With her start last weekend during OL Reign’s match against the North Carolina Courage, defender Lauren Barnes became just the second player in NWSL history to play in 150 NWSL Regular Season matches — and the first to do so playing for a single club.
Barnes is one of four OL Reign originals who were on the squad in the Reign’s inaugural 2013 season and remain with the club. The other three are Megan Rapione, Jess Fishlock, and Stephanie Cox. What’s made Barnes stand out each year is how much of a contributor she’s been year after year.
While the NWSL has gained international attention because it’s the home of well-known U.S. Women’s National Team players like OL Reign’s Rapinoe, it’s the players like Barnes who have made it the best and most competitive league in the world. In fact, Barnes is the epitome of an NWSL legend — someone who can be relied on at any moment to keep her team in a match or pushing for a playoff spot.
In reflecting on her 150th NWSL match, Barnes expressed her pride in the club. “To be honest, every time I get to put this jersey on, there’s something special about it. Me and Jess helped build this club for the last nine years. So we take a lot of pride in what we do. I just love it. A lot of what goes into it is what we believe in as players, staff and coaches.”
Barnes, who turns 32 at the end of May, was the only Reign player to start and play in all 22 matches that inaugural season. While it was a tough year for the Reign, the UCLA graduate was a bright spot on the backline and took home the team’s Defender of the Year Award. That’s all the more impressive considering Barnes spent her career at UCLA as a left back.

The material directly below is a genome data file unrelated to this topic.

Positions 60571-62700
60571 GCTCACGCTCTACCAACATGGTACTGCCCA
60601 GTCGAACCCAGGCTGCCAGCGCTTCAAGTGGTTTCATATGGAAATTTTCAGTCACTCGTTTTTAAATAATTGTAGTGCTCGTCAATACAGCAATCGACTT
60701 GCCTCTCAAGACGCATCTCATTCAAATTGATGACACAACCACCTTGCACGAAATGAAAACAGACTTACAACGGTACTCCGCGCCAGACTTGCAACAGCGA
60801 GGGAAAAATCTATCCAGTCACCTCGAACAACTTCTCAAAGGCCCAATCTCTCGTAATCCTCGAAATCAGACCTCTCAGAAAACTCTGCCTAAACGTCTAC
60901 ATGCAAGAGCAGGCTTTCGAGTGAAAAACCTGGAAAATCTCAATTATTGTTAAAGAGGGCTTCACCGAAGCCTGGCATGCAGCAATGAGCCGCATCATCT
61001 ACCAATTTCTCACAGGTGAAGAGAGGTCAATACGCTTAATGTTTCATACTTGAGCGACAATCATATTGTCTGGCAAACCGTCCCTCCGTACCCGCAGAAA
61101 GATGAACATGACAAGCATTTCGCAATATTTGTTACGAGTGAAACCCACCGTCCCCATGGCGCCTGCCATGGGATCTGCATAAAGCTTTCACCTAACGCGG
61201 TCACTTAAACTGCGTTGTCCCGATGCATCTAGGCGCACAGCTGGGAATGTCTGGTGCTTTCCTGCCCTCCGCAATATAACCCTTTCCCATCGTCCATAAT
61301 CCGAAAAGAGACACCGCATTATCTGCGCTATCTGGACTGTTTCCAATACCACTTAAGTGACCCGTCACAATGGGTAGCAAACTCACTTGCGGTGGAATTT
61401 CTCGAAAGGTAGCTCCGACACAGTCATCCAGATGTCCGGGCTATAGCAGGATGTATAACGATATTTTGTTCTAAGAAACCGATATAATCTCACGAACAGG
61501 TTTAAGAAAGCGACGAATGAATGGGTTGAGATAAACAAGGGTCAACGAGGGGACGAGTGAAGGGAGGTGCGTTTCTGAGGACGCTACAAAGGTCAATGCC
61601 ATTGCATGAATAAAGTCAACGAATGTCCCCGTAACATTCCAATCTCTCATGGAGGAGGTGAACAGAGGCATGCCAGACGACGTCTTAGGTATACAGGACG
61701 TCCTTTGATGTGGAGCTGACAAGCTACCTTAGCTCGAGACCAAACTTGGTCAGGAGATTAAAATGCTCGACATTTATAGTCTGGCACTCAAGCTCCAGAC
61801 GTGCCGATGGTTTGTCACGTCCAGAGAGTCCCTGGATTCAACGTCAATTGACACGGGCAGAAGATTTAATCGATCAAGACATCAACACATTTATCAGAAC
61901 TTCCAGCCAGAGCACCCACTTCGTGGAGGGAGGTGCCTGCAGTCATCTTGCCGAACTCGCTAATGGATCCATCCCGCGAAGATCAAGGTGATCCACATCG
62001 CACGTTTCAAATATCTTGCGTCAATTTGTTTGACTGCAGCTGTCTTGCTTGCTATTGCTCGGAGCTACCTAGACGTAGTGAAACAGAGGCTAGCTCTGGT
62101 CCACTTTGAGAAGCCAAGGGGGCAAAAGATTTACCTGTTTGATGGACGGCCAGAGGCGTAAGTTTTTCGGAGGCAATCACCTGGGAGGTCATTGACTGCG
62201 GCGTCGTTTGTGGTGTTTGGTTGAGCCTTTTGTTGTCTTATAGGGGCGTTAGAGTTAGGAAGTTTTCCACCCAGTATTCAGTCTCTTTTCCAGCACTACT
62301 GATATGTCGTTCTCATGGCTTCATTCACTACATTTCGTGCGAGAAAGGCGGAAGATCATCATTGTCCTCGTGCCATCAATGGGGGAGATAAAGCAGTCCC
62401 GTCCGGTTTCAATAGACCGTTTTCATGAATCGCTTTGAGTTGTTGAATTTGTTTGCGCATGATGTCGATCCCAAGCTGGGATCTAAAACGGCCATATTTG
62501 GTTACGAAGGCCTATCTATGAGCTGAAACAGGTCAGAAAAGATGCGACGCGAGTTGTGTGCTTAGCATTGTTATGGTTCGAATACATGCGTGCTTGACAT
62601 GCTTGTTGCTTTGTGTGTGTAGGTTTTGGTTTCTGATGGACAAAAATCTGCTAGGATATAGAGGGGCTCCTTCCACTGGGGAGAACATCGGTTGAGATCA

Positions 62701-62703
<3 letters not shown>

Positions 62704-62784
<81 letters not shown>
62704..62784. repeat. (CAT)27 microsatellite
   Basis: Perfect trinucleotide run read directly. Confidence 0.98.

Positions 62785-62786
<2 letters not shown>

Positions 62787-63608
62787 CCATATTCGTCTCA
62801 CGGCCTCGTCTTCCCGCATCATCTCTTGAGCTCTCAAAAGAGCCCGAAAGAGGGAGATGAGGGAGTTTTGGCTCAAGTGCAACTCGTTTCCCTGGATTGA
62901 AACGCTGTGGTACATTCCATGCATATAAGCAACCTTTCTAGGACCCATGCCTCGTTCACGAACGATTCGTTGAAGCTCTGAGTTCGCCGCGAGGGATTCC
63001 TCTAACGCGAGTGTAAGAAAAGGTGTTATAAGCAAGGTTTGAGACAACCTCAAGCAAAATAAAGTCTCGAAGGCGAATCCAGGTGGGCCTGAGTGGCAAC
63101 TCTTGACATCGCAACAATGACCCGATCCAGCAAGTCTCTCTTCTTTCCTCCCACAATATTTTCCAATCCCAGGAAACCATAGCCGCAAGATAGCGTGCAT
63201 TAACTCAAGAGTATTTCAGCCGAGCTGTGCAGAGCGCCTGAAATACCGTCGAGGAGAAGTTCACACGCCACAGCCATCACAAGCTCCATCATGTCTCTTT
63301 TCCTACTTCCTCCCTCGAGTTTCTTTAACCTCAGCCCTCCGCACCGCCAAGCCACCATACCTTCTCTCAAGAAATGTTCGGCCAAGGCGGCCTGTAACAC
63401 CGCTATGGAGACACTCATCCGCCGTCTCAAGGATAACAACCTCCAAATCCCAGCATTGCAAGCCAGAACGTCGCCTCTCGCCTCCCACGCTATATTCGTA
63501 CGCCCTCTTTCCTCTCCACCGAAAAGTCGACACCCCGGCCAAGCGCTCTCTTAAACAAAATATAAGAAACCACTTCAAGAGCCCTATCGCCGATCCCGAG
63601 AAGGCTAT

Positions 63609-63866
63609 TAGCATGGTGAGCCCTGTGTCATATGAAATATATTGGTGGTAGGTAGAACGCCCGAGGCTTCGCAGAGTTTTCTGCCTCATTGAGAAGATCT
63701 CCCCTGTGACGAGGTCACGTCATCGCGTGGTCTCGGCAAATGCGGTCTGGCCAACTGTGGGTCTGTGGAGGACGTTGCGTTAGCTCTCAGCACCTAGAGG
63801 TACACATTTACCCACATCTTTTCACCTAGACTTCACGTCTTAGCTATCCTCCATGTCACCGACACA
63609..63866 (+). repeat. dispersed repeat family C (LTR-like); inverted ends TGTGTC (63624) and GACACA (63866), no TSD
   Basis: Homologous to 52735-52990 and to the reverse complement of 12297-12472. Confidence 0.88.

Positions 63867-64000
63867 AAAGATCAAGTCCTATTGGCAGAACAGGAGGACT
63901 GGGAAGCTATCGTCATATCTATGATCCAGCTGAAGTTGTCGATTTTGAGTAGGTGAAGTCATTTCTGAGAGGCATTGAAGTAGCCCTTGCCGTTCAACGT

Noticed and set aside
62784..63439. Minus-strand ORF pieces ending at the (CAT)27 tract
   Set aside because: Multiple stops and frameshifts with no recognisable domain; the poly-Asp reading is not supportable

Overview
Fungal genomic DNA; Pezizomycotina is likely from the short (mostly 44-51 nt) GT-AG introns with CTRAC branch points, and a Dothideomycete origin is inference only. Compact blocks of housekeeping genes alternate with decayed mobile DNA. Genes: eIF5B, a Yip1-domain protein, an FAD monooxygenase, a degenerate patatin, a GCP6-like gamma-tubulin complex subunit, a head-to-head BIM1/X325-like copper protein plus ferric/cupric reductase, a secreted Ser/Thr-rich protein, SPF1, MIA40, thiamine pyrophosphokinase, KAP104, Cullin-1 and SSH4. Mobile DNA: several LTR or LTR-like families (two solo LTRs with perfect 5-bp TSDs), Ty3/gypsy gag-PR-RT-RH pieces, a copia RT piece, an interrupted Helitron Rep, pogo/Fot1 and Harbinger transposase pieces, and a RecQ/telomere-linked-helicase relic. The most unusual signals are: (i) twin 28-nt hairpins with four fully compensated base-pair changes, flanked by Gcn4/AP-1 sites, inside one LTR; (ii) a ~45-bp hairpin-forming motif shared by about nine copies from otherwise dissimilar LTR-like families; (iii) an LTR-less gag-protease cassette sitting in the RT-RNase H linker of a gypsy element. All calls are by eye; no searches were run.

Barnes only got better from there. She was named to the NWSL Second XI in 2014, when the Reign won the NWSL Shield, and was named to the NWSL Best XI a year later, another dominant year for the Reign. Even when the Reign missed the playoffs in 2016, Barnes helped lead a backline that set two league records: most consecutive shutouts (5) and most minutes without conceding a goal (531). The Reign that year also tied for the most shutouts in the league (8), and the team spent the fewest number of minutes trailing matches (317).
“I’m very proud of the achievements Lu has had so far in her career. To get to 150 appearances for one club is huge,” Laura Harvey shared with Ride of the Valkyries. Harvey, who is now the U-20 head coach and assistant coach with the U.S. Women’s National Team, worked with Barnes from 2013-2017 when she was the head coach of then-Seattle Reign FC.